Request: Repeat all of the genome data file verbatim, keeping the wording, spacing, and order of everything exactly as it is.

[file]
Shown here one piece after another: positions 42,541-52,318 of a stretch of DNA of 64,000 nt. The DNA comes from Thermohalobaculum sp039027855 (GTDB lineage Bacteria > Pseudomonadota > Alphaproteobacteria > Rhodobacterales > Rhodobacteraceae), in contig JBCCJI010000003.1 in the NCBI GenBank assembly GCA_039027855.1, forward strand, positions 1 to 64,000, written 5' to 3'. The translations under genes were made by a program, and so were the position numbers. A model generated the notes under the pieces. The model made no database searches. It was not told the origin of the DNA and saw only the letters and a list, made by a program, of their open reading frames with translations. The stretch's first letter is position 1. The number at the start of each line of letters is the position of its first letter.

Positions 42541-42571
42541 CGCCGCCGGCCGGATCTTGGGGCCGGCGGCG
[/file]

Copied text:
Shown here one piece after another: positions 42,541-52,318 of a stretch of DNA of 64,000 nt. The DNA comes from Thermohalobaculum sp039027855 (GTDB lineage Bacteria > Pseudomonadota > Alphaproteobacteria > Rhodobacterales > Rhodobacteraceae), in contig JBCCJI010000003.1 in the NCBI GenBank assembly GCA_039027855.1, forward strand, positions 1 to 64,000, written 5' to 3'. The translations under genes were made by a program, and so were the position numbers. A model generated the notes under the pieces. The model made no database searches. It was not told the origin of the DNA and saw only the letters and a list, made by a program, of their open reading frames with translations. The stretch's first letter is position 1. The number at the start of each line of letters is the position of its first letter.

Positions 42541-42571
42541 CGCCGCCGGCCGGATCTTGGGGCCGGCGGCG